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Stranger in a Strange Land: John Fea

One Nation Under God

This is a guest column by John Fea, who teaches history at Messiah College. His new book, The Bible Cause: A History of the American Bible Society, will appear in May 2016 with Oxford University Press. Fea blogs daily at www.philipvickersfithian.com

On March 23, 2015, Ted Cruz, the junior senator from Texas and the darling of the Tea Party movement, announced that he would be running for President of the United States. The announcement was made at Liberty University in Lynchburg, Virginia, a school founded by the late culture warrior and fundamentalist Jerry Falwell. The Texas senator used his speech to expound upon the Christian roots of America, the "mischiefs of government," American exceptionalism, economic growth, and religious liberty. Anyone who reads or listens to his speech would conclude that Cruz believes these ideas all stem directly from the pages of the Bible.

As Princeton historian Kevin Kruse reminds us in his new book One Nation Under God: How Corporate America Invented Christian America, Cruz's message of faith, freedom, and free enterprise has a long 20th-century history. According to Kruse, the belief that the United States is a Christian nation—an idea that continues to hold weight among Republican politicians and many ordinary evangelicals—can be traced back to the "Christian libertarians" of the 1930s who opposed FDR's New Deal. Whenever and wherever Christian nationalism thrived in modern America, businessmen and other advocates of free markets and limited government were there. As his subtitle suggests, Kruse sets out to show "how corporate America invented Christian America."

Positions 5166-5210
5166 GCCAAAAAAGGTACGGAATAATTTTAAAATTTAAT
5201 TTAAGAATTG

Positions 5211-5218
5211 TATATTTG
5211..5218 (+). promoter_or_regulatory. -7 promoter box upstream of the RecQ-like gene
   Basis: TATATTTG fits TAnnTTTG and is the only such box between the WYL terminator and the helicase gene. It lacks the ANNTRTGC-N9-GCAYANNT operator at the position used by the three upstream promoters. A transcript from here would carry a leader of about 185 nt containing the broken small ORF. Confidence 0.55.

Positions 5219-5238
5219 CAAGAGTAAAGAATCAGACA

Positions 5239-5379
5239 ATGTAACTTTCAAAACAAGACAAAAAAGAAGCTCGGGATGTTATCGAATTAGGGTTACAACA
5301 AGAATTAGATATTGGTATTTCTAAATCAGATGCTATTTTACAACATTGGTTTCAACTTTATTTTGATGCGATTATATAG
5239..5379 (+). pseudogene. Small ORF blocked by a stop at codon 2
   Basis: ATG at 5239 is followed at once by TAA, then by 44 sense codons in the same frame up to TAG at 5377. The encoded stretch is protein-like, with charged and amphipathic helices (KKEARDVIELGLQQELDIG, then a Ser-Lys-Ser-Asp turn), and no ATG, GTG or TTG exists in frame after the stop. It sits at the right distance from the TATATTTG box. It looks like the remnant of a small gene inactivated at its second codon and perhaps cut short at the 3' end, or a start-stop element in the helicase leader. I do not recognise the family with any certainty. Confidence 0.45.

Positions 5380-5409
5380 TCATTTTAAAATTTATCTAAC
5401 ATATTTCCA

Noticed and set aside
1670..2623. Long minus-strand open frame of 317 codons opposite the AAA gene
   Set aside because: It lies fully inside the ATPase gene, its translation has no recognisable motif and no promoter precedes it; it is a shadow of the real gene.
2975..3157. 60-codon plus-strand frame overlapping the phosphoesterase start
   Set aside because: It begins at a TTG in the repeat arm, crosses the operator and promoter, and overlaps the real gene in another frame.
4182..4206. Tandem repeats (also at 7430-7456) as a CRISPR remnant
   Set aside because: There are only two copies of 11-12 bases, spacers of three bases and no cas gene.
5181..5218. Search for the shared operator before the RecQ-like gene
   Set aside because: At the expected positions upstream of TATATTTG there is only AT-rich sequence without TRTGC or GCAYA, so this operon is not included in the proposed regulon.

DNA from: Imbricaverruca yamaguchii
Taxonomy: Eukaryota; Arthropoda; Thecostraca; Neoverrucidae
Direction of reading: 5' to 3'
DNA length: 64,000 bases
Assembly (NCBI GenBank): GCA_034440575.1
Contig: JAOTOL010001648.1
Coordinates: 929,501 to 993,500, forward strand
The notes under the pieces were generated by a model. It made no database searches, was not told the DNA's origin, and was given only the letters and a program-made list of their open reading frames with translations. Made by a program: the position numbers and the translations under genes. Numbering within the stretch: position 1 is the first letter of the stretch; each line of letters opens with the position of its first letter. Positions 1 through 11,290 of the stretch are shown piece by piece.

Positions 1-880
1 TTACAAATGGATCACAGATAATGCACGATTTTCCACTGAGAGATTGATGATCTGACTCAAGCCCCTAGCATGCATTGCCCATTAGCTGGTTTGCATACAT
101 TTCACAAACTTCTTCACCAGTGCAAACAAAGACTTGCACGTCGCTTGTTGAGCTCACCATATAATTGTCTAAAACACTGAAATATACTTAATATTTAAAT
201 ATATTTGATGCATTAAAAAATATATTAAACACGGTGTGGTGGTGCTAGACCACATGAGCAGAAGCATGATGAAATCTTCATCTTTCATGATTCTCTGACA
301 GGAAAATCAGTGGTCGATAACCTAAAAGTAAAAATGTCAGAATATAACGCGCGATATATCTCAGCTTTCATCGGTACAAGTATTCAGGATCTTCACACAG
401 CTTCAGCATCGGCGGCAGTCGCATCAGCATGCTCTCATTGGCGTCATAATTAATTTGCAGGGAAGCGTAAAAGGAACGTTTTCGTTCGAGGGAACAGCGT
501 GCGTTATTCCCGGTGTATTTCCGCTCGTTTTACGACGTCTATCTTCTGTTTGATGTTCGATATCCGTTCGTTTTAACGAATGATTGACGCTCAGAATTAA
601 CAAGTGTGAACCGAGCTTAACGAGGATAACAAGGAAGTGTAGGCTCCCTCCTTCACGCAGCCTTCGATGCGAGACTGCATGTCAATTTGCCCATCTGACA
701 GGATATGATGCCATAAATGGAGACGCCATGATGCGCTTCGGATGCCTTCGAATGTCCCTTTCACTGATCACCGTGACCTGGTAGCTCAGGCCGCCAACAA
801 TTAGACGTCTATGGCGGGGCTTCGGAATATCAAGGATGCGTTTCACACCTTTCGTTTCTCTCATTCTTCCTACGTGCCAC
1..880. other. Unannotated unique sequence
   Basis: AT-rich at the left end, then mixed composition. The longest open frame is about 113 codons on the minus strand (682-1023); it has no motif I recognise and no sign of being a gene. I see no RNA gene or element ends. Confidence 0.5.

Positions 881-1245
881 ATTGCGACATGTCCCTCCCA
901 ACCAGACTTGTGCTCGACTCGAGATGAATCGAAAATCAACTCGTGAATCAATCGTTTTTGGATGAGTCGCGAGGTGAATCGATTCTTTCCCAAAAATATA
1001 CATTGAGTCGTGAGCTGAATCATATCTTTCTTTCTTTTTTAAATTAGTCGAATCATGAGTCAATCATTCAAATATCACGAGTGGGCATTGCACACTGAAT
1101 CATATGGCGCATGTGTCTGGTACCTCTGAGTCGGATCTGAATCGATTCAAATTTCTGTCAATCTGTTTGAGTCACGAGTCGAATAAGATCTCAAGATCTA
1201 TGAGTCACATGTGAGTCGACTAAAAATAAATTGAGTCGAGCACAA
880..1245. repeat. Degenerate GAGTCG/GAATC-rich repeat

Kruse tells the story of Christian nationalism in the United States from the Great Depression to the Nixon Era. In the process he introduces us to characters who seldom find their way into the traditional narrative of 20th-century American religious history. For example, in 1935 James Fifield, the pastor of the lavish First Congregational Church in Los Angeles, founded an organization called Spiritual Mobilization for the purpose of spreading the belief that Christianity and capitalism were inseparable. Fifield recruited corporate leaders from General Motors, General Electric, Standard Oil, and Mutual Life to his cause by convincing them that FDR's welfare state was sinful because it threatened individual liberty and the God-ordained free market. By the 1940s and 1950s, Spiritual Mobilization was leading "Freedom Under God" celebrations throughout the country and promoting "Independence Sunday" events in local Protestant churches.